Set Up A Company in Saudi Arabia

Do you intend to set up a company in Saudi Arabia? Here are some tips to guide you through the related formalities.

Foreigners from all over the world were able to or are thinking about setting up a business in Saudi Arabia.

Saudi Arabia has managed to make itself an ideal investment destination for business and entrepreneurship and provides many benefits, such as the lowest average tariff rate in the Middle East and North Africa (MENA). In addition, local authorities reduced their port service charge by 50% in 2008 to further encourage entrepreneurship.

Please note that Saudi Arabia is listed as the best country in the MENA region by the World Bank. In fact, the country remains true to the liberal political traditions of private companies. In other words, foreign investment laws allow foreigners to have 100% ownership of their projects, even when it comes to real estate.

Finally, in terms of competitiveness, the fiscal environment of Saudi Arabia includes low taxes and numerous incentives. For many years, many foreign investors have enjoyed its financial freedom. In addition, the stability of the Saudi currency indexed to the US dollar does not impose any restriction on foreign currency repatriation or income for foreigners. So it is very important to understand the prerequisites and legal policies required to set up a company in Saudi Arabia

Types of companies in Saudi Arabia

As in most countries, setting up a business in Saudi Arabia requires different legal procedures. The following is some information about the different types of companies that exist in Saudi Arabia.

Sharikat Tawsiyah Bel-ashom (Ashom) is a limited company. This type of company requires a minimum of two and a maximum of fifty partners. Moreover, the liability of at least one partner will be unlimited. The responsibility of the other partners will be equal to the amount of their contribution to the capital. It should be noted that a minimum capital of one million rials is required, ie about 210,632 euros.

Sharikat Al-Mossahamah (SAM) is a joint-stock limited liability company that requires at least five partners and a minimum capital of 10 million riyals, which is about 2080 200 euros. The liability of the partners will depend on their size of the contribution to the capital.

Exclusive ownership is a sole partner company that does not require minimum capital, especially since the sole proprietor will have to guarantee his or her personal assets in the event of debt.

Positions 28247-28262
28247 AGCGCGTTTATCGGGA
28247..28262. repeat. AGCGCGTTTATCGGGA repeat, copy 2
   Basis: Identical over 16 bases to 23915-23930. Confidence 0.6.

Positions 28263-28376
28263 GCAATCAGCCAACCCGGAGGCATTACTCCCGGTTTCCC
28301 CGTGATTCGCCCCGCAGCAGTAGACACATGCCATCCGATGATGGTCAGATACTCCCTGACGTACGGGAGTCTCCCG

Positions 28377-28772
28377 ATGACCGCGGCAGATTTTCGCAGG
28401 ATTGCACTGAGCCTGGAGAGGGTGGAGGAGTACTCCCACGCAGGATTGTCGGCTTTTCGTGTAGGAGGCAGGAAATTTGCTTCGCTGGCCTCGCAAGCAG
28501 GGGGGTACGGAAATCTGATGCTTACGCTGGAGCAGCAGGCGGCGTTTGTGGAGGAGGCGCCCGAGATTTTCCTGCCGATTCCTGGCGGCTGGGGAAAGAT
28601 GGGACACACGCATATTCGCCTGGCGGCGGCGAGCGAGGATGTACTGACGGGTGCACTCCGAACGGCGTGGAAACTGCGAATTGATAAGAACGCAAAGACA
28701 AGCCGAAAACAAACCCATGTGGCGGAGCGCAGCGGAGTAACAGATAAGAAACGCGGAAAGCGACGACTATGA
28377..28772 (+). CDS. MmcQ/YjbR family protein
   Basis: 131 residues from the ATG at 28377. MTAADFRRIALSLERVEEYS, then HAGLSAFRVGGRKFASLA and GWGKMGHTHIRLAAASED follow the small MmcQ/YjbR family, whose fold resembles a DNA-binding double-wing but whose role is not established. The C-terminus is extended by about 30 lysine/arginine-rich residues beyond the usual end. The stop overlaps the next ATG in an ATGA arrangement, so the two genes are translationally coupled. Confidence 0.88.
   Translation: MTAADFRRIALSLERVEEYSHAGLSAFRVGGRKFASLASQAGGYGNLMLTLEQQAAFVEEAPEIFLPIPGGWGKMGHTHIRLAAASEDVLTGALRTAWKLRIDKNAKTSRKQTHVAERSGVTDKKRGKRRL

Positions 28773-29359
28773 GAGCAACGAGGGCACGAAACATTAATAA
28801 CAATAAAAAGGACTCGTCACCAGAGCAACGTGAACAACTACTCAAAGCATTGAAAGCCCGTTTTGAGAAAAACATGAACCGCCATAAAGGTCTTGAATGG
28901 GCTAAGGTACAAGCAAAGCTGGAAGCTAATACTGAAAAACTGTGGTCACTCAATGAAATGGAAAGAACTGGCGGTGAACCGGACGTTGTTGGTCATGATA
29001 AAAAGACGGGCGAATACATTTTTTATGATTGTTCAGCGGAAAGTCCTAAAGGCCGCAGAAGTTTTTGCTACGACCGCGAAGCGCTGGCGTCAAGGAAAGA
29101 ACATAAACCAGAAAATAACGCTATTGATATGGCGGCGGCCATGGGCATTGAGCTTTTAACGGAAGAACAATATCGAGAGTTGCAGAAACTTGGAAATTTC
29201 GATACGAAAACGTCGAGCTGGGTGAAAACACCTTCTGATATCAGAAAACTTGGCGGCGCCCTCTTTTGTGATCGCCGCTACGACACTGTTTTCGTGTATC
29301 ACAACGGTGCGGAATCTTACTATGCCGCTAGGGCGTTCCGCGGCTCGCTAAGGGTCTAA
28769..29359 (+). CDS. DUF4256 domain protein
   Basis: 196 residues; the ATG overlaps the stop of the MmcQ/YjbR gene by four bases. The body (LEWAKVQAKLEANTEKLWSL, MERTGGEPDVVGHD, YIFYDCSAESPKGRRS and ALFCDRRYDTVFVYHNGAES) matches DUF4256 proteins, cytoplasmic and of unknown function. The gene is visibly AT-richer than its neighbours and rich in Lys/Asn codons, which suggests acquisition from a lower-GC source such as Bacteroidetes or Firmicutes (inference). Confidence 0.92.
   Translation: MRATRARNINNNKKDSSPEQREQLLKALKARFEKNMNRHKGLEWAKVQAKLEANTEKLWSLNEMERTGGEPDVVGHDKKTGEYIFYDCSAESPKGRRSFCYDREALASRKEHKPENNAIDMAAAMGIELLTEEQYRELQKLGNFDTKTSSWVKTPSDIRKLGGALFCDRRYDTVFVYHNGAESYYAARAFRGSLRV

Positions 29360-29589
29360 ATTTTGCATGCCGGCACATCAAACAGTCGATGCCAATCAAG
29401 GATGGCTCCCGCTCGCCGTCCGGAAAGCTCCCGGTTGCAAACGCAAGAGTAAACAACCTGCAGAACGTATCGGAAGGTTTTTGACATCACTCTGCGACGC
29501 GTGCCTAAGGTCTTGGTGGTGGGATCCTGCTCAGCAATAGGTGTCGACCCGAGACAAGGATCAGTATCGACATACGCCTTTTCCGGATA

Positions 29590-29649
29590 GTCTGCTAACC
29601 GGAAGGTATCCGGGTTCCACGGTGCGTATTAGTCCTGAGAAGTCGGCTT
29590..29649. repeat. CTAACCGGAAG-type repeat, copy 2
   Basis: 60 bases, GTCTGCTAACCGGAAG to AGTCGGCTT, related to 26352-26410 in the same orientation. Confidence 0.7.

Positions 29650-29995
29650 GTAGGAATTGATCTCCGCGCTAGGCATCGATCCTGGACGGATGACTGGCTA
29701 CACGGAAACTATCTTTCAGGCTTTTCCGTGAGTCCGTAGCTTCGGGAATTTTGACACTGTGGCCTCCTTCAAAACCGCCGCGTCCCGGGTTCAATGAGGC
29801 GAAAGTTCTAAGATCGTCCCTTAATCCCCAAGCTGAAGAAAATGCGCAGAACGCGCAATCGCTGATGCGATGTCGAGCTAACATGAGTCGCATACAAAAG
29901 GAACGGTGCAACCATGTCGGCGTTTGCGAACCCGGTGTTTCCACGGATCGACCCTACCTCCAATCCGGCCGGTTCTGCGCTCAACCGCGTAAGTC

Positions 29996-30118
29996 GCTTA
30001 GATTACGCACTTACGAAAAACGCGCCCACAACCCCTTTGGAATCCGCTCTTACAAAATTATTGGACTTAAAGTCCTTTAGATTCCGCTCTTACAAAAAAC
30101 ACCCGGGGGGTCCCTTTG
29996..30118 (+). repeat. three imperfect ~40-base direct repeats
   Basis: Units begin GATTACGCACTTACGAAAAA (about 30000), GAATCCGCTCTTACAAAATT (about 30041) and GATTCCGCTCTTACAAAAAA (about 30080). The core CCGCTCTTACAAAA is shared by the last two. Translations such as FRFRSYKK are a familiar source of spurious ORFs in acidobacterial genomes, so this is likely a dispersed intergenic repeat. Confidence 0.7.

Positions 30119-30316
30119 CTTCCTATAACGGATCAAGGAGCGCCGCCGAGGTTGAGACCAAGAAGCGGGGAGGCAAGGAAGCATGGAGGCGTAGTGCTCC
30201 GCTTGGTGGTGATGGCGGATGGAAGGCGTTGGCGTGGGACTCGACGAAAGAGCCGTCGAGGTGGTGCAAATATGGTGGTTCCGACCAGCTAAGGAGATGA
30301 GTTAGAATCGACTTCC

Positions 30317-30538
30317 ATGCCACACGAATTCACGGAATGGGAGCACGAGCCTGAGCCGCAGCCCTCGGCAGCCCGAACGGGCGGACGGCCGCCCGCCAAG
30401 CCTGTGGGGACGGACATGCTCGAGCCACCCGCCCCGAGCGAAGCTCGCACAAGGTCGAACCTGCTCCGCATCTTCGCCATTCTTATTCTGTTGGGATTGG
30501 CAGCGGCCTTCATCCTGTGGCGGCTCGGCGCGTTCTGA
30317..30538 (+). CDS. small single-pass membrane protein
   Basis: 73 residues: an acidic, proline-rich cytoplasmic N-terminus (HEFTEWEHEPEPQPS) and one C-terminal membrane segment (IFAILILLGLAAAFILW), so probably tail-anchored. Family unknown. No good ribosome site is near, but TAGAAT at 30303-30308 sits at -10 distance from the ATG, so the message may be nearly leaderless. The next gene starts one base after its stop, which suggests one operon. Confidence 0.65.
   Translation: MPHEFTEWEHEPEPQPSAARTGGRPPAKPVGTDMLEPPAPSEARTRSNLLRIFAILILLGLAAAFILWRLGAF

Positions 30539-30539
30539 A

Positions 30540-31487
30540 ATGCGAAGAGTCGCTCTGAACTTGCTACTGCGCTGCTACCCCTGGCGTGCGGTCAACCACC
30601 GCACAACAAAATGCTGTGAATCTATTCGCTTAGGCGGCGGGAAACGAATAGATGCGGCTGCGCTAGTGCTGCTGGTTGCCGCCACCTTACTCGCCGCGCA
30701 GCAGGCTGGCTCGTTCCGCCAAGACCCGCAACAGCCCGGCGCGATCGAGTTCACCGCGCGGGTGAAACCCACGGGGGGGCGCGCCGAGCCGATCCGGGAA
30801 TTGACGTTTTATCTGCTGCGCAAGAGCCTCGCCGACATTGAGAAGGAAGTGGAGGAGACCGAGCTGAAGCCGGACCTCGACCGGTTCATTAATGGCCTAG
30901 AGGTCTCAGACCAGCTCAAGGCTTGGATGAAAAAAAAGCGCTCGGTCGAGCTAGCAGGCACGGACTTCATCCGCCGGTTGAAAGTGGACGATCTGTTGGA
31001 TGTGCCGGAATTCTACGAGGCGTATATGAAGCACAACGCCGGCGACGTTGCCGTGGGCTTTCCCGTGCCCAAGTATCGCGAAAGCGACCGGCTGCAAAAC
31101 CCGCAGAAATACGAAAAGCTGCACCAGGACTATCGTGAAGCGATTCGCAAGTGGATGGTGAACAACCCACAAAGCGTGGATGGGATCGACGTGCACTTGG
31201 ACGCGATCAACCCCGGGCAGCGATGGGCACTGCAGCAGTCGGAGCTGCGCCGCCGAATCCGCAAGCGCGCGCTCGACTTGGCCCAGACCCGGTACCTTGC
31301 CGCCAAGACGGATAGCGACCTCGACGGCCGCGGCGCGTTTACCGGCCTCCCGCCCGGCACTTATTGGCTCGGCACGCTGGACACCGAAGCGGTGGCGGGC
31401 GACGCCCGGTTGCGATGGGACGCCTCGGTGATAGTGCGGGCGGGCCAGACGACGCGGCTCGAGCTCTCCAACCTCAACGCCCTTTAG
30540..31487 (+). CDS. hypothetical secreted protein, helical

Sharikat Tadhamou is a joint venture company that requires at least two partners, both of which have an unlimited amount of commitment. A minimum capital of 500,000 riyals is required, ie about 105,000 euros (500,000 riyals).

Sharikat Zat Massouliyyah Mahdoodah (SMM) is a private limited liability company that requires at least five partners with a minimum capital of € 1,053,160. Each partner’s responsibility will be equal to their size of the contribution to the capital.

Economy of Saudi Arabia

The economy of Saudi Arabia is largely based on the government-owned oil exploitation. The oil market is about 75% of the country’s total budget, 45% of its gross domestic product (GDP), and 90% of its export revenues. As for the private sector, it accounts for 40% of the country’s GDP. Please note that there are approximately 6 million foreign workers in the services and oil fields to date.

The Saudi authorities have for many years strongly encouraged the private sector, especially in the fields of information and communication technology, natural gas exploration and petrochemicals, and the like. The country is seeking to further liberalize its trade policy as it is a member of the World Trade Organization (WTO). Therefore, trade and foreign investment must benefit from greater transparency and freedom.

The Saudi government is also trying to reform the development of the national economy to attract more foreign investment. In fact, foreign investors can now own up to 100% of their companies, in at least some sectors.

Finally, the authorities decided to privatize electricity and state-owned telecommunications companies in order to give more opportunities to foreign investors and encourage competition among them in the local market.